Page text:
Announcing the Wrong Best Picture Wasn’t the Dumbest Thing About the Oscars
All the money in Hollywood, all the outrageous salaries and back-end deals written in hieroglyphics and what was inside the diaphanous globes that dropped from the ceiling during the Academy Awards broadcast? Candy. Red Vines, Junior Mints, Lemonheads, and Mike and Ikes. You’d think with the kind of cash Hollywood hoards they’d drop the keys to some Maybachs or Groupons for plastic surgery. Candy in a town where BYOS means Bring Your Own Sugar because no one has any, at least that’s what the housekeeper said when I asked. I don’t plan on being invited back which is why I helped myself to some designer soap out of one of the seven bathrooms which p.s. is really obnoxious and sorry my bag wasn’t big enough to jack some toilet paper.
Watching movie stars lunging, lurching, grabbing as if they’d never had anything free in their lives was ridiculous. Oscar gift bags are worth a minimum of $100,000. In 2015, they were worth $168,000. If you win, or present, or even write for the Oscars, you get one. At the same event, Jennifer Aniston handed her sunglasses to a tourist that host Jimmy Kimmel had bussed in. She thought she’d get them back. The sunglasses were worth $625, which was my starting rent in 1992. The woman she gave the glasses to walked off with them and Aniston complained, although her net worth is $150 million dollars. She could buy 240,000 pairs of those glasses and I’m sorry there’s math in this post.
When I first moved to Hollywood from New York, I walked to my local supermarket and while standing in the checkout line pretending not to read The Enquirer, I fingered a Snickers bar. It was hard as a rock. I reached for the one behind it and it too was hard as a rock. Maybe Corporate Snickers had not memo’ed Los Angeles Snickers that the preferred mode of eating them was when they were edible.
I bought it anyway because my sugar addiction is only slightly less severe than Johnny Depp’s addiction to black eyeliner. I unwrapped it on the walk home and discovered that parts of the chocolate had discolored to a grayish brown. It looked like a block of hardened cremains and don’t ask me how I know what hardened cremains looks like.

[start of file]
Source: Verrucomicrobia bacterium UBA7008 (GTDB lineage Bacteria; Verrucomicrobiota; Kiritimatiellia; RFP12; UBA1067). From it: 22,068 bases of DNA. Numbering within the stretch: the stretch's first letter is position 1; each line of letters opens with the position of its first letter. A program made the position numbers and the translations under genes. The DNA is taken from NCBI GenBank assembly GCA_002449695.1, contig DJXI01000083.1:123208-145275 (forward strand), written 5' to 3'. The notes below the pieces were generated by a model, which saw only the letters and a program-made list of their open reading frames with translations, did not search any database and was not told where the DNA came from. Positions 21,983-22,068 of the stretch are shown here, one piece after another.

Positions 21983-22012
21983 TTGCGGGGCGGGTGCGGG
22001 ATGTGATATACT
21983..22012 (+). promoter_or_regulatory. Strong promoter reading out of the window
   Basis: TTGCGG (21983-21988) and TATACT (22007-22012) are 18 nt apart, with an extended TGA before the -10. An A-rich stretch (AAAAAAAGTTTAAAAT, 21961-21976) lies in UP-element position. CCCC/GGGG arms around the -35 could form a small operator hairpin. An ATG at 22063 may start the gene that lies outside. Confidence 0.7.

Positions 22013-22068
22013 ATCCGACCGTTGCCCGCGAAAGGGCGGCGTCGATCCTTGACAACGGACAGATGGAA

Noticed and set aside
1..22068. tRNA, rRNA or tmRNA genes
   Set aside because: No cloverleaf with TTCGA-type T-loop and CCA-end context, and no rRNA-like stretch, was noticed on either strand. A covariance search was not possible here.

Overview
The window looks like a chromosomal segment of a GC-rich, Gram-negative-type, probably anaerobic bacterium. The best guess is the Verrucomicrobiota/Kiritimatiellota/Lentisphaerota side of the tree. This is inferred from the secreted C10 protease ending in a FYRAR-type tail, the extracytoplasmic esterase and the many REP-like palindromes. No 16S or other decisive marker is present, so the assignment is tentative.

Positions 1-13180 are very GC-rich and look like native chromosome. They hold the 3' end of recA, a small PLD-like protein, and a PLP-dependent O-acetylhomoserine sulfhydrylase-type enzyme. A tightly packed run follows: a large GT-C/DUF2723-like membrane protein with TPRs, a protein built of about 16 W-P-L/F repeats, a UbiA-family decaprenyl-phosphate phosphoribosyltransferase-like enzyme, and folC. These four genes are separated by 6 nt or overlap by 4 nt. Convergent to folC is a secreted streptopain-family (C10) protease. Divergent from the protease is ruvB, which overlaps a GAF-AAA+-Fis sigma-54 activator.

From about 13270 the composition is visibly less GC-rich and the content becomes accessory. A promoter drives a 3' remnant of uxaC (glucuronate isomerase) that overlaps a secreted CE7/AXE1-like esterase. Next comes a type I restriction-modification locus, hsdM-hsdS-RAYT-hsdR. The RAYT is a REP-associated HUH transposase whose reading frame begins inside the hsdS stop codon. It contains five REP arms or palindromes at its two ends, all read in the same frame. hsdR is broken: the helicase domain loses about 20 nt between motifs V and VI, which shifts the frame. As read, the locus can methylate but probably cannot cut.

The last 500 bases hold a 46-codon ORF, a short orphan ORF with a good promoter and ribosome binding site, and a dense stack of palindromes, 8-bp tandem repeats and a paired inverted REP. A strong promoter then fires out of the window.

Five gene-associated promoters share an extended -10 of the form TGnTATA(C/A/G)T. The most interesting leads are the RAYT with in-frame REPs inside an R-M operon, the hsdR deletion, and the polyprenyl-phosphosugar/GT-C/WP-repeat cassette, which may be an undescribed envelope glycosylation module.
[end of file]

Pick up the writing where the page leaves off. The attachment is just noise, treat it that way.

“Why are the Snickers bars at the supermarket hard as a rock and discolored?” I asked my sister.
“We don’t eat those here. I mean, do you want to die?”
“I had a craving for chocolate.”
“How much do you weigh?”
“ONE HUNDRED AND THIRTY-THREE!”
“I’m 5’6”, that’s totally normal.”
“Maybe on Planet Jumbo, but not here in L.A.”
“That’s a size 8.”
“It used to be an 8, in the Midwest it’s now a (she whispered this part) twelve. Here in L.A. it’s a 10 but unless someone is referring to how you look overall, you do not EVER want to be a 10.”
“This is a stupid conversation.”
“Hey, I don’t make the rules; it’s just the way things are.”
“I’ll bet Planet Jumbo doesn’t have these rules. How much do you weigh?” I asked.
“I weigh more than you because my muscle mass weighs more than your fat. Once I measure your B.M.I. you’ll see what I mean.”
“Jesus, people measure their fat?”
“Yes, don’t you read Muscle & Fitness magazine?”
“Yeah, only I call it Vogue. So what do you buy when you go to the movies?”
“Have people over?”
“Talk about an oxymoron. Don’t you ever have a craving for something sweet?”
“Nope. Up your protein intake, more chicken, fish, and edamame, you like edamame, right?”
“Unless that’s a fancy word for candy, I’m guessing no.”
“And no food after six p.m.”
“Sometimes I want a snack in the middle of the night.”
“NES, Nighttime Eating Syndrome.”
“You make it sound like a disease. It’s not a disease, is it?”
“Just eat more protein and you’ll lose your sugar cravings.”
“I don’t want to lose them.”
“Yes, you do.”
“No, I don’t if it means I can never eat sugar again.”
“So try Red Vines, Junior Mints, Lemonheads, or Mike and Ikes. Less calories.”